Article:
9 Extraordinarily Scenic Cruises in Asia

We can’t deny that living in Singapore has its advantages – one of them being having a world-class cruise terminal right at our doorstep. In fact, most cruises to Southeast Asia and East Asia start or end in either Singapore or Hong Kong – which is why now’s the time to get your feet wet and head out on a cruise to the region.

After all, Asia is the world’s largest continent, home to a combination of exotic landscapes, stellar views, colonial history, and bustling cosmopolitan cities, right?

River Cruises

Mekong River

Photo by Mariane Collet

Meandering down the world-famous Mekong is an experience like nothing else, particularly with majestic gold sunrises and sunsets that make you want to stare in awe. The best itinerary for this trip down Southeast Asia’s longest river is arguably the 7-night cruise offered by Aqua Mekong. The short flight to Cambodia is worth it. Meet Khmer farmers, Buddhist monks and Vietnamese wet market vendors as you sail through and witness the Angkorian heritage in Siem Reap and the colonial chic of Ho Chi Minh.

Irrawaddy River

Far from what you’d see on Europe’s Rhine River, the Irrawaddy only comes to life with the monsoon in spring – September to April – flooding fields and replenishing the country with fish and fertile soil. As Myanmar’s economic lifeblood and a symbol of Burmese spiritual life, look forward to incomparable scenery of the country’s most culturally significant sites. Operators plying the mighty river include Belmond, which organises three- to four-night cruises between Mandalay and Bagan, while the new Avalon Myanmar also offers longer voyages between Bagan and Yangon.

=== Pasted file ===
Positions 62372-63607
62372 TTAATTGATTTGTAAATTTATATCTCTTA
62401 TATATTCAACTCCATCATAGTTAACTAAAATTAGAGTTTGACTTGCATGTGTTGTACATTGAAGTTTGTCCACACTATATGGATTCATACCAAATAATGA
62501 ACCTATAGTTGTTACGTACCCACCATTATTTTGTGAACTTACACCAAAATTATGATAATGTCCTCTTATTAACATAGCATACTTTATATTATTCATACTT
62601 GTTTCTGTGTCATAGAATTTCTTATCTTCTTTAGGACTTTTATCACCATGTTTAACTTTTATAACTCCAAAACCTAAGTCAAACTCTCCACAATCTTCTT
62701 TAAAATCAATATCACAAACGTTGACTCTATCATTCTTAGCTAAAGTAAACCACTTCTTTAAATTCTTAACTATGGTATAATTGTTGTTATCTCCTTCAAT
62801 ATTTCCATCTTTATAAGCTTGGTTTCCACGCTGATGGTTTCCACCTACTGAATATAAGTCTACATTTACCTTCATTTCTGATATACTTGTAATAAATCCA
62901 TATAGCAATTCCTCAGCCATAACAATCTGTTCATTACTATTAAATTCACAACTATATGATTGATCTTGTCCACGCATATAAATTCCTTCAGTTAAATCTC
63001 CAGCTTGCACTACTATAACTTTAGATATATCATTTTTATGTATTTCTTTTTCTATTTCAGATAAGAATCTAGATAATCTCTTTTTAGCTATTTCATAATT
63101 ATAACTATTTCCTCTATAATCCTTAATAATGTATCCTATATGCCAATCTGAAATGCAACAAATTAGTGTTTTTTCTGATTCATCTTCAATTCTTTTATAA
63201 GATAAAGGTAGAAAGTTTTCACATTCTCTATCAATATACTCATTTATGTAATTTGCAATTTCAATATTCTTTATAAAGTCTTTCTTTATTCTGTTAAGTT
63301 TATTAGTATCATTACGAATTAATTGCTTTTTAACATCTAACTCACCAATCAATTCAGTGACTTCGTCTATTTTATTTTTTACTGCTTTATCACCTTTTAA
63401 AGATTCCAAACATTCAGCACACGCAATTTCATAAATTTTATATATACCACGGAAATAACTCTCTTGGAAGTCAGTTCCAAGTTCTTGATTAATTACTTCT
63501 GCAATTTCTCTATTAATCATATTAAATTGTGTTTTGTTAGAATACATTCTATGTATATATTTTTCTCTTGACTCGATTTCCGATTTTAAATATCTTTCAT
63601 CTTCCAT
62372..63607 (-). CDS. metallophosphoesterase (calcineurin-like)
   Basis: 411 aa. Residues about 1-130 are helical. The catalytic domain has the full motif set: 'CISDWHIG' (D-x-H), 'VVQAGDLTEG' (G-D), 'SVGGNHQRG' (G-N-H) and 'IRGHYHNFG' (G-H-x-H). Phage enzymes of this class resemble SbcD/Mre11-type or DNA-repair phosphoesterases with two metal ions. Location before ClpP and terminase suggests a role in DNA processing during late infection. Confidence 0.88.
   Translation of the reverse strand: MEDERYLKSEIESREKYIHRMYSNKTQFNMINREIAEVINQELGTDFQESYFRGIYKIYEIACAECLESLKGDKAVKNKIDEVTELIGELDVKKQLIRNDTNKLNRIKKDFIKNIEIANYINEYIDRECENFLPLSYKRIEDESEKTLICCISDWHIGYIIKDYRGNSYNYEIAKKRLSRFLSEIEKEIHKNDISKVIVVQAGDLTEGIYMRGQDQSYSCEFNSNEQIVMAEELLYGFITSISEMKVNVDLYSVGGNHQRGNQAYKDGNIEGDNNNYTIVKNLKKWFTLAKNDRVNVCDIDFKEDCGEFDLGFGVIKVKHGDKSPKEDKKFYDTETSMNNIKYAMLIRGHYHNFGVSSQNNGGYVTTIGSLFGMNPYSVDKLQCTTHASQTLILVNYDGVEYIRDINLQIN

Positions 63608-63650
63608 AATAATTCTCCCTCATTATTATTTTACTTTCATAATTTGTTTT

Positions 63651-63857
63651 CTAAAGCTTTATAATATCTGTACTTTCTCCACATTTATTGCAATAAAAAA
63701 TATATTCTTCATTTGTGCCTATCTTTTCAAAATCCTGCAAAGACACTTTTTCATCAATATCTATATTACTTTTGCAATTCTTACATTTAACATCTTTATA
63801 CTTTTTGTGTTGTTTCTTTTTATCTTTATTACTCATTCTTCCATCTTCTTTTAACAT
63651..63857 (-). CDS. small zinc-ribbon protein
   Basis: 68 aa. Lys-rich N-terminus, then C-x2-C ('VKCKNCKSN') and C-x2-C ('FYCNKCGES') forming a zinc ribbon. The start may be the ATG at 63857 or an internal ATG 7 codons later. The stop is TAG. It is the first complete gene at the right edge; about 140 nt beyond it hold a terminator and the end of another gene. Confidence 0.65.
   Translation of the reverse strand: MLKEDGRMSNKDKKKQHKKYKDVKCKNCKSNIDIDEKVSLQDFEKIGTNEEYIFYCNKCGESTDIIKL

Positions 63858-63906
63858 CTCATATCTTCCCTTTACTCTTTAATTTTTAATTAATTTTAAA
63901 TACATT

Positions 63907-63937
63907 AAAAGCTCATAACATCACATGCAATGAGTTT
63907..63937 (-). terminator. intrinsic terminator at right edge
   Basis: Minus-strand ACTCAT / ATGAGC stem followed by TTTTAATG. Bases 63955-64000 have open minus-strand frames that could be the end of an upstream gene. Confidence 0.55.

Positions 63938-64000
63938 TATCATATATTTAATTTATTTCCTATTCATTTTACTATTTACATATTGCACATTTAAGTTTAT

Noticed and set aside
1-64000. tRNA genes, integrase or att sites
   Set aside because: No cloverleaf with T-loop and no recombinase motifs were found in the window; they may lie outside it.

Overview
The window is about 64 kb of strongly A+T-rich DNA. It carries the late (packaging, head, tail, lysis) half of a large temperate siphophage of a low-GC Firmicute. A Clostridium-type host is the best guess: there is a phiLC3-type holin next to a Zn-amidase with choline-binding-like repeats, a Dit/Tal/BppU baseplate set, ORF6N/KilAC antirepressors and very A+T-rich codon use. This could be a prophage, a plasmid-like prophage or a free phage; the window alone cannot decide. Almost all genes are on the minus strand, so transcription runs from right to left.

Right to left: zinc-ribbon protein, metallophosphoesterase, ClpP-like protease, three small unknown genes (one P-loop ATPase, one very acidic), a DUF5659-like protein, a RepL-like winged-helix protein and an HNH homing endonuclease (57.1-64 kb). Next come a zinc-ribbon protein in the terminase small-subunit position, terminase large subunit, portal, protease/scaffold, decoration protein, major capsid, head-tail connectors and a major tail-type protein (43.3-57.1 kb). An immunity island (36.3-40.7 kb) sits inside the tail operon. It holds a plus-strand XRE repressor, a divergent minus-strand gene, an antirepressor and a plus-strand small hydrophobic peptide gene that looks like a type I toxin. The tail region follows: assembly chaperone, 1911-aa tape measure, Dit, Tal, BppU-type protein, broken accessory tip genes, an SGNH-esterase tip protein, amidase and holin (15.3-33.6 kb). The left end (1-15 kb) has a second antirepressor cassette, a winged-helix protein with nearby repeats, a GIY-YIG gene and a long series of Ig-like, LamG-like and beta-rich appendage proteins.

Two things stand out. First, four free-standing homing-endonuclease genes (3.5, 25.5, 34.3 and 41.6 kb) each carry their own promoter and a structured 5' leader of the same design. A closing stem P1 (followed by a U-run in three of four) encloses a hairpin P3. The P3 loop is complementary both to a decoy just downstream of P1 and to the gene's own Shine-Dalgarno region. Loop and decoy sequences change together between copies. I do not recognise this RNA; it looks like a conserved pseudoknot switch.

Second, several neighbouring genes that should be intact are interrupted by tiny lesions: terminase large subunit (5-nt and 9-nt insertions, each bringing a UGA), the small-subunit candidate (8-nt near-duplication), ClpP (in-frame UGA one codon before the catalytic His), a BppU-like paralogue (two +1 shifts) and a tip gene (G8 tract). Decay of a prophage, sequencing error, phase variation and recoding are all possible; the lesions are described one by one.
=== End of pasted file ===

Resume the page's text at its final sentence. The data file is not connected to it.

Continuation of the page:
Yangtze River

Ever heard of the Three Gorges? It’s a 120-mile stretch along the majestic Yangtze River in China, decked with misty mountains, bamboo groves, overwhelming gorges, and some of the most serene river banks you’ve laid eyes on. That’s just one thing to expect from a trip down Asia’s longest river, whether it’s a three-night cruise by Grand Circle Cruise Line passing by small villages lined with temples and pagodas, or a more comprehensive eight-night cruise-tour by Sanctuary Retreats, that includes a land stay in Beijing or Shanghai where you’ll visit designer malls, museums, and maybe even watch a traditional acrobatics show.